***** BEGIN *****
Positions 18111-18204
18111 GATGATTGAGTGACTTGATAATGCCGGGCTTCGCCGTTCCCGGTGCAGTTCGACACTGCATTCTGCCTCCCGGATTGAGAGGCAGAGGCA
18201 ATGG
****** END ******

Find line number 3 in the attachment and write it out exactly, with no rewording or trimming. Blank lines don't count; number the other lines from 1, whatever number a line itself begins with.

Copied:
18201 ATGG